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Abstract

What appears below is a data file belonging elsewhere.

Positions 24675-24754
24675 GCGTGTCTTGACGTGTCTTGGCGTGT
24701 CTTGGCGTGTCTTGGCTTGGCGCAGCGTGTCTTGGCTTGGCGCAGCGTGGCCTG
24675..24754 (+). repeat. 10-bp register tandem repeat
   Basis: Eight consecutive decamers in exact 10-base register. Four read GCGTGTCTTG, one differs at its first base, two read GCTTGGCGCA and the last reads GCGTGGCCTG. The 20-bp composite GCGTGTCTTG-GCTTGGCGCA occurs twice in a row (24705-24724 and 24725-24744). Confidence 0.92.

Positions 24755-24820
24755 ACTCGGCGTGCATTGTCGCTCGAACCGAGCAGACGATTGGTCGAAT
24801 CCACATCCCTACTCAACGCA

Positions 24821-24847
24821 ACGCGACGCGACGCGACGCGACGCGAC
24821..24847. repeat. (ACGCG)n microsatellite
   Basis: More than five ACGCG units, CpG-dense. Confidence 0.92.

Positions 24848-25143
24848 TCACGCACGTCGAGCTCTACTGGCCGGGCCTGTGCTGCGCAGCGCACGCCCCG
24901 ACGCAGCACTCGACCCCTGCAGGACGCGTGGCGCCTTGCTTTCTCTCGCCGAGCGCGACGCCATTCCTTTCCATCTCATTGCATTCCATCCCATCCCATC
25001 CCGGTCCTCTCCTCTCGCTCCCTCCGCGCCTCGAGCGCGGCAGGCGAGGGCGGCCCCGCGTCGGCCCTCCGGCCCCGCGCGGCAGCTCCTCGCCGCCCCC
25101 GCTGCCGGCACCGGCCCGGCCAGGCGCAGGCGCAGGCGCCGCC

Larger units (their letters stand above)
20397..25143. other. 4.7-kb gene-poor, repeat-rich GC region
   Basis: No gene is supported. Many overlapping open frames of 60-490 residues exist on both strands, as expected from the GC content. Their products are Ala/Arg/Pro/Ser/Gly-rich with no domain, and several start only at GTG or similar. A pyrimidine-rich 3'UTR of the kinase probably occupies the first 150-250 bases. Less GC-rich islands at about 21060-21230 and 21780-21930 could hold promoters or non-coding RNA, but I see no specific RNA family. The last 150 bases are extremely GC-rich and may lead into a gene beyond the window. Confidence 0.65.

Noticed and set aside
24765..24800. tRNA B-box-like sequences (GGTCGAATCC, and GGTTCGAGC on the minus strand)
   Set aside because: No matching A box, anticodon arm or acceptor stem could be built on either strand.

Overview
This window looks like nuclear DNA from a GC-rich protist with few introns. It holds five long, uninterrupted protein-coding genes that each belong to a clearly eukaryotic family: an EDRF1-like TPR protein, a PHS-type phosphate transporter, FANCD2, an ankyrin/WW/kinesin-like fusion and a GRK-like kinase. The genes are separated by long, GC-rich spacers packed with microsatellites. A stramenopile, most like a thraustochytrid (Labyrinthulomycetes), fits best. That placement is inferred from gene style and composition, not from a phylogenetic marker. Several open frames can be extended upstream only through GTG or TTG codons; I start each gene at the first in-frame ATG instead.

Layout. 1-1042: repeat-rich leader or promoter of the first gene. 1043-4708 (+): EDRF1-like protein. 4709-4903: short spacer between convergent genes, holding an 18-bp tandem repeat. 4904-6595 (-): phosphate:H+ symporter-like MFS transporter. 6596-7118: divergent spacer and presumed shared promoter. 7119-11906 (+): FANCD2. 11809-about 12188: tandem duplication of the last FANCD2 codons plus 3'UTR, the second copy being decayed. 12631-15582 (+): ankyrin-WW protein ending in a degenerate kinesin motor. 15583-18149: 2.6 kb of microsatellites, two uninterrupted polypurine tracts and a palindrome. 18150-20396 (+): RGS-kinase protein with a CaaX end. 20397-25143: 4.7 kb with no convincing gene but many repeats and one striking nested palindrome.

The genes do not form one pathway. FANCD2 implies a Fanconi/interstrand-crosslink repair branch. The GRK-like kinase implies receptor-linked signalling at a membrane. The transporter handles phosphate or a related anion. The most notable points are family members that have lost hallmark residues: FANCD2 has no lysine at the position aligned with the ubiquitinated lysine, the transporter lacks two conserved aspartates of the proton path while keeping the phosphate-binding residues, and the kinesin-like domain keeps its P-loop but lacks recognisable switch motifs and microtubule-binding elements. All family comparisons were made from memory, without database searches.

Light field representation promises to overcome the limitations of stereoscopic representation by allowing for a more seamless transition between multiple points of views, thus giving a more faithful representation of 3D scenes. However, in order to take full advantage of such contents, there is a need for light field displays on which the data can be natively visualized. Assessing the visual quality of light field contents on native light field display is of extreme importance in future development of both new rendering methods, as well as new compression solutions. However, the limited availability of light field displays restricts the possibility of using them to carry out subjective tests. Moreover, hardware limitations in prototype models may lessen considerably the perceptual quality of experience in consuming light field contents. In this paper, we compare three different compression approaches for multi-layer displays, through both objective quality metrics and subjective quality assessment. Furthermore, we analyze the results obtained through subjective tests conducted using a prototype multi-layer display, and a recently-proposed framework to conduct quality assessment of light field contents rendered through a tensor display simulator in 2D screens. Using statistical tools, we assess the correlation among the two settings and we draw useful conclusions for future design of compression solutions and subjective tests for light field contents with multi-layer rendering.

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